This story is part of the Internet Time Machine, a collection about life online in the 2010s.
I went on dates.
I went on a Tinder date with a schoolteacher who read me poetry aloud on his faded leather couch, but he seemed a little too earnest for me, so I went on a Hinge date with a musician who sang songs to me from the piano, but I was afraid to get involved with another creative type, and then I went on a Raya date with a movie producer who took me to a dinner so fancy it felt like a brag, and I imagined what it would be like to be a stepfather to his daughters, flaxen-haired sprites with names like Annabelle or Clarissa, but then I decided I was too young for all that, and I went on a date with a college student I met on Bumble who told me he couldn’t afford to eat out, so we sat on a curb on Sunset eating soft corn tacos from a truck on the corner, and for a moment I felt older than I really was, older than I had ever been before, though in fact I wasn’t even 30 yet.
I went on dates with older guys and learned to get their references, the same allusions to movies and television shows released before I was born that seemed to be touchstones for gay men of a certain age — of course I love Beaches! — but I also went on dates with guys my own age or even younger, and I was comfortable with their language, too, Snapchatting selfies from my bed captioned “tired af” dotted with sleepy-eyed emojis.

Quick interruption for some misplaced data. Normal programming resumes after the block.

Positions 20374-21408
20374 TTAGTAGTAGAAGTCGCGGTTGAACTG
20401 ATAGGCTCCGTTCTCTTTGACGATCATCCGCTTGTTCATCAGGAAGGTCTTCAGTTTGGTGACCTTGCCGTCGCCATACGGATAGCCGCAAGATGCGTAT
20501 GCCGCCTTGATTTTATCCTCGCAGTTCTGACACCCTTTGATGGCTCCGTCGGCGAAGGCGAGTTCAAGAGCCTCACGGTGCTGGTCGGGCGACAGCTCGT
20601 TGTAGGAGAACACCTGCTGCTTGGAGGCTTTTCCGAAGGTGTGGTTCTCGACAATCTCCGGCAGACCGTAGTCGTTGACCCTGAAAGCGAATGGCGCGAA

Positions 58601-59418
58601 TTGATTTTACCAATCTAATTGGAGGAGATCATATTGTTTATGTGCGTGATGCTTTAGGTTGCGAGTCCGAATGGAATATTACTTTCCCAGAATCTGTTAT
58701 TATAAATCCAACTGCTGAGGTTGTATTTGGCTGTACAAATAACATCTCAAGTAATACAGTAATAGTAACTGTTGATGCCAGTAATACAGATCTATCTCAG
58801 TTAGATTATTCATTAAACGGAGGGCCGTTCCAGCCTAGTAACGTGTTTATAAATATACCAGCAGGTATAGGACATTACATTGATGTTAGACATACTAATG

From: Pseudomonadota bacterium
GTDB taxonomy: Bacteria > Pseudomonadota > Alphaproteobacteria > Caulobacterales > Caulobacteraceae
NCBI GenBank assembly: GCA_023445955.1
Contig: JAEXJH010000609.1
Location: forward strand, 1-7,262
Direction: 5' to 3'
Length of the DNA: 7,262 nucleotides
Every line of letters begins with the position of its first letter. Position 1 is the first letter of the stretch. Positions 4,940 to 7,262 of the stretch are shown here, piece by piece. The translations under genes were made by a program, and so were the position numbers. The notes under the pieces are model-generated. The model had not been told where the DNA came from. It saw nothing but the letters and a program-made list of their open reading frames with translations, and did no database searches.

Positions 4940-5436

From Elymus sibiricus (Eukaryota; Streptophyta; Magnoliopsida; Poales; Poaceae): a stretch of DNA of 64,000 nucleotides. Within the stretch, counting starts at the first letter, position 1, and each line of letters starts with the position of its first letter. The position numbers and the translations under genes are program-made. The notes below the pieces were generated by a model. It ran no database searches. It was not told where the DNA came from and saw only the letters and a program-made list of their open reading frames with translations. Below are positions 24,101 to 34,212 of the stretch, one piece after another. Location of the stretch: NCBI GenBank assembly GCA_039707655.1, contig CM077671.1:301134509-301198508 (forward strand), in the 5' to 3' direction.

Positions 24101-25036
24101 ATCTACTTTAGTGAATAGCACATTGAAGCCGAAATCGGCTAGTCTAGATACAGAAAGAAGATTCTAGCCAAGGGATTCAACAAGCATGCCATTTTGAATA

When I went on dates with successful guys, I knew what to say, commiserating over how crowded Soho House had become (it’s overrun!), but later I would complain to friends about their uninterrogated privilege and the high likelihood that they had secret cocaine habits, because rich guys so often do. When I went on dates with guys who were broke, I related to them, too, that needling anxiety of feeling like you never have enough in a city where everyone seems to have so much, but I would rule them out — telling friends that I needed someone more “worldly” and “accomplished,” this politely coded classism that still allowed me to feel good about myself.